Key message: Two key barley genes independently control anthesis and senescence timing, enabling the manipulation of grain fill duration, grain size/plumpness, and grain protein concentration. Abstract: Plant developmental processes such as flowering and senescence have direct effects on cereal yield and quality. Previous work highlighted the importance of two tightly linked genes encoding a glycine-rich RNA-binding protein (HvGR-RBP1) and a NAC transcription factor (HvNAM1), controlling barley anthesis timing, senescence, and percent grain protein. Varieties that differ in HvGR-RBP1 expression, ‘Karl’(low) and ‘Lewis’(high), also differ in sequence 1 KB upstream of translation start site, including an ~ 400 bp G rich insertion in the 5′-flanking region of the ‘Karl’ allele, which could disrupt gene expression. To improve malt quality, the (low-grain protein, delayed-senescence) ‘Karl’ HvNAM1 allele was introgressed into Montana germplasm. After several seasons of selection, the resulting germplasm was screened for the allelic combinations of HvGR-RBP1 and HvNAM1, finding lines combining ‘Karl’ alleles for both genes (−/−), lines combining ‘Lewis’ (functional, expressed) HvGR-RBP1 with ‘Karl’ HvNAM1 alleles (±), and lines combining ‘Lewis’ alleles for both genes (+ / +). Field experiments indicate that the functional (‘Lewis,’ +) HvGR-RBP1 allele is associated with earlier anthesis and with slightly shorter plants, while the ‘Karl’ (−) HvNAM1 allele delays maturation. Genotypes carrying the ± allele combination therefore had a significantly (3 days) extended grain fill duration, leading to a higher percentage of plump kernels, slightly enhanced test weight, and lower grain protein concentration when compared to the other allele combinations. Overall, our data suggest an important function for HvGR-RBP1 in the control of barley reproductive development and set the stage for a more detailed functional analysis of this gene.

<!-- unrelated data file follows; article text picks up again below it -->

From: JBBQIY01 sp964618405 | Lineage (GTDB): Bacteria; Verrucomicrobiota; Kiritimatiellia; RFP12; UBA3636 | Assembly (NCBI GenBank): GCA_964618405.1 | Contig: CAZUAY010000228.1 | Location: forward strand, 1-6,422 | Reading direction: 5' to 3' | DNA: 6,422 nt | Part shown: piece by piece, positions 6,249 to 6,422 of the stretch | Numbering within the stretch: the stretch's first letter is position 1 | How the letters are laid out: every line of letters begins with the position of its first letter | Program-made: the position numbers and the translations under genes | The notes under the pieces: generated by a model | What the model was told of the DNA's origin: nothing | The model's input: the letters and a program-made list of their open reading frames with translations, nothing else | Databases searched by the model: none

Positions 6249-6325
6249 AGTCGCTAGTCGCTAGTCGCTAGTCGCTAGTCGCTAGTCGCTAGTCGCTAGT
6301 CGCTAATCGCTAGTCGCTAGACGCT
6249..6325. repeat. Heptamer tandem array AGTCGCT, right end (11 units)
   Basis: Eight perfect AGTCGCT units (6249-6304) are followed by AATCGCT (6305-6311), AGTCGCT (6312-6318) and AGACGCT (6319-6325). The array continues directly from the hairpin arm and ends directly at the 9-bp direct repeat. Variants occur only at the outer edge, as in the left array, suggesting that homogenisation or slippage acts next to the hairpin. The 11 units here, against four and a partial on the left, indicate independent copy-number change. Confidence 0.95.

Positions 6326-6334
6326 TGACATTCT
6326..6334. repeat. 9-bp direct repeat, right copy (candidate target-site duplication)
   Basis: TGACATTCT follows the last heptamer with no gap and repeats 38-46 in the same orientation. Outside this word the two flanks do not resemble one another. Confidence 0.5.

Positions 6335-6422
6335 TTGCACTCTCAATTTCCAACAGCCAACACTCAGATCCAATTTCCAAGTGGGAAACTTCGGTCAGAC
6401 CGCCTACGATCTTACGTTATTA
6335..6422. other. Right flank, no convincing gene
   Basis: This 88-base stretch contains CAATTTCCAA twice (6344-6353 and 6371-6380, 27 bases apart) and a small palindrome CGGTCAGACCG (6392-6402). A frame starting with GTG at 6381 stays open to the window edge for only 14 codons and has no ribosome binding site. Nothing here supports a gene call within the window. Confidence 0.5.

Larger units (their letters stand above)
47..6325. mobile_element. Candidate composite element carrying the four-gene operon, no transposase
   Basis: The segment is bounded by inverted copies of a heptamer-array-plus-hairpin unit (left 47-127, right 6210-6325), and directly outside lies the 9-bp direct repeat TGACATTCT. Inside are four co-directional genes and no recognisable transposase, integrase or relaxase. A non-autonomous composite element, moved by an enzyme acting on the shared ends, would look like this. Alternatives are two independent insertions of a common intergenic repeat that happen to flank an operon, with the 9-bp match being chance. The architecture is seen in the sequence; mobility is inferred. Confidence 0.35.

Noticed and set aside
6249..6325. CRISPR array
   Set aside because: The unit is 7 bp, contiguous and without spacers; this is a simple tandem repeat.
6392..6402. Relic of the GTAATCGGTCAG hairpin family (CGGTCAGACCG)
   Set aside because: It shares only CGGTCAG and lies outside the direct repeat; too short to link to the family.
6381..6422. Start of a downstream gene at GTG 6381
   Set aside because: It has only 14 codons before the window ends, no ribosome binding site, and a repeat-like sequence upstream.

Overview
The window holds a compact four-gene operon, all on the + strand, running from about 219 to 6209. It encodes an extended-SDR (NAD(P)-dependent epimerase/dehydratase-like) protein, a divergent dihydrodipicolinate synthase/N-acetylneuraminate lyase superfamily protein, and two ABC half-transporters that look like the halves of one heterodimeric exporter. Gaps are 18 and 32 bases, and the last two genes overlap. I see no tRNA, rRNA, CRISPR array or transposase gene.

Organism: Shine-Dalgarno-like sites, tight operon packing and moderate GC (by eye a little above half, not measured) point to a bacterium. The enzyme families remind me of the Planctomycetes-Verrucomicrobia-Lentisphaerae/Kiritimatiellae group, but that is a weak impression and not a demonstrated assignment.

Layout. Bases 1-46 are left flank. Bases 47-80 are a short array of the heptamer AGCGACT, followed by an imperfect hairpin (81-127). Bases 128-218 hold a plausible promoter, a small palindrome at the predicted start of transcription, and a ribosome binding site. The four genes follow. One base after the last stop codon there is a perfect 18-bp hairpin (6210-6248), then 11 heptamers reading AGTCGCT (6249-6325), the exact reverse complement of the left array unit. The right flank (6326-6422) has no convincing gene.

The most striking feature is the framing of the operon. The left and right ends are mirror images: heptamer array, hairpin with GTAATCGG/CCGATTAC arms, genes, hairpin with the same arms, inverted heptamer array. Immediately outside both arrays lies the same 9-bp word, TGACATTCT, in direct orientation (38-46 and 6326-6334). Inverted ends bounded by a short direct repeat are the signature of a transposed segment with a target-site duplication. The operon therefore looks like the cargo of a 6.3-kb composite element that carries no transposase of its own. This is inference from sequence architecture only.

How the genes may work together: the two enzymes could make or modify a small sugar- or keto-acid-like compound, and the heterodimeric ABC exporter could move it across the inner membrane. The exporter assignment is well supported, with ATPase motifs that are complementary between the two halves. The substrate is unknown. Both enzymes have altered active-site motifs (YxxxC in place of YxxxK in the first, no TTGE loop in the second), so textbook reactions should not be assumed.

ASJC Scopus subject areas
- Agronomy and Crop Science